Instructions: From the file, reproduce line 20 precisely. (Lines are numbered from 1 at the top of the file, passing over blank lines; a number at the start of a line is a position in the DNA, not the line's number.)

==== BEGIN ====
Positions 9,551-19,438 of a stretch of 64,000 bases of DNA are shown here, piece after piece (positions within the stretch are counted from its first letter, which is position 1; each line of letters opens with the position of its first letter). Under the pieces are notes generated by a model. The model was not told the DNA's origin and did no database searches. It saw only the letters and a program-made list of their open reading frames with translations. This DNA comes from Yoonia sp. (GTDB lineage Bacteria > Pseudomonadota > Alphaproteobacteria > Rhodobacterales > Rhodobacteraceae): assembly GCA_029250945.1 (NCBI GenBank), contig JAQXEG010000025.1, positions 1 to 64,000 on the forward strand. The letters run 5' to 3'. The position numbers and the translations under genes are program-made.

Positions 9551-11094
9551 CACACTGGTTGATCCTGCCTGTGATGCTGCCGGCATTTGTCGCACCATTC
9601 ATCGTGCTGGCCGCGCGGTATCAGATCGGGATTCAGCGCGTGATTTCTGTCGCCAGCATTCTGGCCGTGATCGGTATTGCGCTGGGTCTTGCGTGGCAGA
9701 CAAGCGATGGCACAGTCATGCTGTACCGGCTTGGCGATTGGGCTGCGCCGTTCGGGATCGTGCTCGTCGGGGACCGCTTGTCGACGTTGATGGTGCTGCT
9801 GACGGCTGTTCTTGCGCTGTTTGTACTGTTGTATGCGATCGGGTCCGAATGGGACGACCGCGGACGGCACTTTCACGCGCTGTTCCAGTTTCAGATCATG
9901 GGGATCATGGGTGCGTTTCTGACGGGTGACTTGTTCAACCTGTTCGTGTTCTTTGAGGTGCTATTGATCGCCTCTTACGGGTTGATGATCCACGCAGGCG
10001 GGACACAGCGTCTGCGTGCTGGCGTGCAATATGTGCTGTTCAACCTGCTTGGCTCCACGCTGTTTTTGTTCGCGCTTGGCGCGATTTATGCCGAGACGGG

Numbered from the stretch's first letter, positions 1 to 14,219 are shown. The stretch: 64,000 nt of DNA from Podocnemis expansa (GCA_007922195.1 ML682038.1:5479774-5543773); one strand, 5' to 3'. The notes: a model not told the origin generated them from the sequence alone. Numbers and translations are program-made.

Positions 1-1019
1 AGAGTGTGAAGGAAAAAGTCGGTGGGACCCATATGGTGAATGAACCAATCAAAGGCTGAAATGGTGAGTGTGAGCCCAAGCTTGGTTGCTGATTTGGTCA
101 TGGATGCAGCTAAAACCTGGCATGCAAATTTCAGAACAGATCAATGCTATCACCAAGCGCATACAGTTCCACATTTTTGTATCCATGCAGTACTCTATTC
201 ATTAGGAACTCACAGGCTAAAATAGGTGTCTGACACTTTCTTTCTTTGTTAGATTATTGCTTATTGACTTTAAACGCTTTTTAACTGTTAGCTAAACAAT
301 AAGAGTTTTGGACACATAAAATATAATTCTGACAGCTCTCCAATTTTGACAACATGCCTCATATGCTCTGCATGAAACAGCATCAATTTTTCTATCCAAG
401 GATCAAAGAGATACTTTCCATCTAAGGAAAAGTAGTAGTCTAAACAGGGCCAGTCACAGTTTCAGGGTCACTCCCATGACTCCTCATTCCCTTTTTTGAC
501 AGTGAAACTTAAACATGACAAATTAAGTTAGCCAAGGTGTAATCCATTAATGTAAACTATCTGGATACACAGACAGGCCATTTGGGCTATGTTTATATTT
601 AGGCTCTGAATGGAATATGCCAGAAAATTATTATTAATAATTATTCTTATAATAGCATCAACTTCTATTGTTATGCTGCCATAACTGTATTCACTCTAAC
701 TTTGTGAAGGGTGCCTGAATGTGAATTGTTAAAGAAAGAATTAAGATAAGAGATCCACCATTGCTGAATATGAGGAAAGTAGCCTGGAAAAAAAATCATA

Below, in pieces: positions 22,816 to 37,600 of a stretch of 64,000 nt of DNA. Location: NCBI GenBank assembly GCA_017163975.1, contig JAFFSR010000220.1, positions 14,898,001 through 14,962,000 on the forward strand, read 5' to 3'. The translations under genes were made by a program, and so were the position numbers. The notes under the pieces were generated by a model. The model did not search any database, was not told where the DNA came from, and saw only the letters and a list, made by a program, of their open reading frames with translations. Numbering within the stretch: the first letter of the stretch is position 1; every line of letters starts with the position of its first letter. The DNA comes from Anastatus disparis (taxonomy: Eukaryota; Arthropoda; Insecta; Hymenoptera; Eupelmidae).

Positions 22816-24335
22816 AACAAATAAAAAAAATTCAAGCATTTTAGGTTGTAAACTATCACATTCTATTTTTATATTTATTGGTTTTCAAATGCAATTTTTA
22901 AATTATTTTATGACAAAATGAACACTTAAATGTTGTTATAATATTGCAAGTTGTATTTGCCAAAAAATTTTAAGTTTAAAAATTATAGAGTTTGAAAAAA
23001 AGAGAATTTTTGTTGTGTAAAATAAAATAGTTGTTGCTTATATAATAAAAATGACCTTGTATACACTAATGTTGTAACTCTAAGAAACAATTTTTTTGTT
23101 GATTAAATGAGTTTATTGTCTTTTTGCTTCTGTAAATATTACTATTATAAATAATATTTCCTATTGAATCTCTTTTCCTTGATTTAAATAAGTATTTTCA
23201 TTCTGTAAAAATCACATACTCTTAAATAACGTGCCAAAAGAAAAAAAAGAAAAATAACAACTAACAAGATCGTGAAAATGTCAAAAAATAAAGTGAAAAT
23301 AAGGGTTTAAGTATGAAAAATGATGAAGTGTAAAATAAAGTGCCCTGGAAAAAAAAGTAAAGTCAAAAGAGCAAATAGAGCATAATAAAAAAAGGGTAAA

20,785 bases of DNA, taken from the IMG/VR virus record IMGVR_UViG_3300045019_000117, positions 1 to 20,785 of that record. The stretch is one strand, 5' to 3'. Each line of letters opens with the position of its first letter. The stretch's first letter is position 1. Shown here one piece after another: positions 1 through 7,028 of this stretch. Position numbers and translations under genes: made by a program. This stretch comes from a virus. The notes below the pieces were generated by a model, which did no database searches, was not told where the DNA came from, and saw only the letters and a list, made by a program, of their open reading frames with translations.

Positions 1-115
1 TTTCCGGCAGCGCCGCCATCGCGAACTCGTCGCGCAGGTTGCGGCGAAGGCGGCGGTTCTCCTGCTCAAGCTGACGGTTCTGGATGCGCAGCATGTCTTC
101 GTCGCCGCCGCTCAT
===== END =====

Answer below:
Positions 22816-24335